Game Dev Tycoon developers tried to hold up a mirror to the gamers that pirated their game, but a deeper level of promotion was actually on their mind.
I'm going to wager a guess that the same thing happens to Game Developers that happens to musicians. Singer "A" Records Record "B". Record "B" Sells less then expected. Record lable takes their full expected share from the sales of Record "B". Then gives a small bit to singer "A" citing that Piracy has swalled all of the "Profits". Singer "A" then goes on a rant about how Piracy is ruining the business, while the Record Company throws more wood into the fire. I'll wager the same happens between game developers and their publishers.
"While this experiment may have shown a high “piracy” rate for one day, it does not give the Greenheart devs A RIGHT to act AS THOUGH they are OWED for their WORK." WHAT!?
something about the author screams "avast ye scallywags"
A few problems with this article. "I saw no plans by the devs to post the game on Gamestop Impulse, Indie City, The Humble Store, Beamdog, GamersGate, or any other service that deals with indie titles. This game was not being advertised well, despite all the venues out there for distribution." That's a pretty big assumption right there. For all you know, they could have approached every single one of those sites and simply been turned down. There are thousands upon thousands of new indie games out there. These sites don't just simply launch every single new game that comes out. I've personally pitched one of my company's finished indie game to 4 or those sites you mentioned for distribution and only ever heard back from one, Desura. The answer was no. It's irrelevant that they leaked the "cracked" version of their game. If they hadn't, someone else would have and the end result would have been the same, with the exception that the pirates would be playing the full version and not the "cracked" version they put out. You're just splitting hairs here. What does it matter that the idea has been done before? You think this is the first game that has borrowed from another? And they simply blogged about their experience on their web site. 99% of indie blogs out there are completely ignored. There was no way they could have known that this experiment would catch the media's attention. I blogged about the 95% piracy rate my studio's last game was experiencing on Android, and it didn't attract any attention. They just went about it cleverly, but there was no guarantee that experiment would pay off for them. What does it matter how they advertised, how they distributed distributed the game, or similarities to some other game? At the end of the day, two developers made a game that thousands were enjoying and only a handful had paid for. That's the cold, hard fact of the matter, and a fact that every single indie developer out there has to struggle with on a daily basis. You seem to have completely and utterly missed the point of this whole exercise. You're like the guy who says the rape victim was asking for it because she dressed provocatively. If you don't think developers deserve compensation for their hard work when people enjoy their product, you have no business writing about video games.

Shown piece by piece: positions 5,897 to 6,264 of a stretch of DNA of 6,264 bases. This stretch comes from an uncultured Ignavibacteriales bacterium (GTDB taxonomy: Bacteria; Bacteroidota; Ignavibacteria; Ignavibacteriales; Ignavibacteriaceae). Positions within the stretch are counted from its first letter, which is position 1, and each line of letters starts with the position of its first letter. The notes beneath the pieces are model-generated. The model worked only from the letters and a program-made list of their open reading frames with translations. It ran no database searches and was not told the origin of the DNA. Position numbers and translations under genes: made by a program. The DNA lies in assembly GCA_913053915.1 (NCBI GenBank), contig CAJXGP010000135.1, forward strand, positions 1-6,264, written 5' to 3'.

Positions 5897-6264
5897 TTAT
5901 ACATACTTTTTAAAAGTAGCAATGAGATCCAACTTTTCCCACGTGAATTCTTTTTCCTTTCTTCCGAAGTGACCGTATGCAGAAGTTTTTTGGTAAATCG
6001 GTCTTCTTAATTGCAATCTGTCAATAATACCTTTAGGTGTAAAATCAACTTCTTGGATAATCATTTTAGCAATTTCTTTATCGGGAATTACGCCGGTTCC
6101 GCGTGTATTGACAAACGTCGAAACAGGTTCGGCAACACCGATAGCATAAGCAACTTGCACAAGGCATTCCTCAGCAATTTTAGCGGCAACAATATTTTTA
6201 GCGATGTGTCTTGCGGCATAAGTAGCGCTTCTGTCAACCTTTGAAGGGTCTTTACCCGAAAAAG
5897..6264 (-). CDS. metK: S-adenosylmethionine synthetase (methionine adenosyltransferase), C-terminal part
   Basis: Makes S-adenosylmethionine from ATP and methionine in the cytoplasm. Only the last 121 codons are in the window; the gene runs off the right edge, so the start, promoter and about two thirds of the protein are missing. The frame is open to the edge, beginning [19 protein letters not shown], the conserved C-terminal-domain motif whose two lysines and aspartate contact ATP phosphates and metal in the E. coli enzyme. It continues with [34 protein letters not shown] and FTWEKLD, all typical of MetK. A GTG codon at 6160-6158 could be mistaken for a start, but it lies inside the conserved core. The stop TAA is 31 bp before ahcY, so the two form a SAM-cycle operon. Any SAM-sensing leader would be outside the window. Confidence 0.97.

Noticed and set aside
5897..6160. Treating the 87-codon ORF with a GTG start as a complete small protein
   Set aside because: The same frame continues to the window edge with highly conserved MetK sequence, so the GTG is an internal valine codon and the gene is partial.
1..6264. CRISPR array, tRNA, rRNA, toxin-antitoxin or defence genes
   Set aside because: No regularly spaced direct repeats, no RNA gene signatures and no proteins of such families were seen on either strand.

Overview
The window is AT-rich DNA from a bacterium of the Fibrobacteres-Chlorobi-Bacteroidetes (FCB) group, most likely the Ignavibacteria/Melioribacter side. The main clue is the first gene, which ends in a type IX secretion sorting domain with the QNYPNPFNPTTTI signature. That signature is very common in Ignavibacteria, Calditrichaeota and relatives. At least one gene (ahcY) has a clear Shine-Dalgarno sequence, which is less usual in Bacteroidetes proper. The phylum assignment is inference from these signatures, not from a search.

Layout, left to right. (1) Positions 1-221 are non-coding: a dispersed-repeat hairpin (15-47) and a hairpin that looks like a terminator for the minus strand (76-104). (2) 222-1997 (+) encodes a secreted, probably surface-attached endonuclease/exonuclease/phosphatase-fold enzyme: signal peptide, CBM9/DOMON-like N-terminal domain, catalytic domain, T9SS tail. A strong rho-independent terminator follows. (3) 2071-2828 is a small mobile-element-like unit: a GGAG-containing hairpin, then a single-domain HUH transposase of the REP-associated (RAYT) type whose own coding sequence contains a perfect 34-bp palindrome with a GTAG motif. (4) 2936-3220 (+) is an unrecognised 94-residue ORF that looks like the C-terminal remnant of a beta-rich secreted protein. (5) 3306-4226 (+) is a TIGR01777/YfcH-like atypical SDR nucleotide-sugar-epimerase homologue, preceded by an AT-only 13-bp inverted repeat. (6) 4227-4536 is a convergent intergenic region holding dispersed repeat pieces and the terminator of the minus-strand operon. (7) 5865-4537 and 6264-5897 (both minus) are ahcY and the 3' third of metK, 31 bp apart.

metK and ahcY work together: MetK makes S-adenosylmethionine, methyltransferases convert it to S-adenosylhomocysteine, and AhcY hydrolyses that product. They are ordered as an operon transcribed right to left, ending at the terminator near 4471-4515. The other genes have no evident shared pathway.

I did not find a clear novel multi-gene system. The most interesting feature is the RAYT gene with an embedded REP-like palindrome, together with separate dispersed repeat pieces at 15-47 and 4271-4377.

It was pretty obviously a publicity thing. The article turned up on their own site days after release. Nobody in their right mind considered this a win against piracy. They uploaded the cracked version themselves to get their work mentioned on as many gaming sites as possible with only a little effort. There's nothing wrong with that. It was a funny move. But I imagine there was a "proper" crack within hours.
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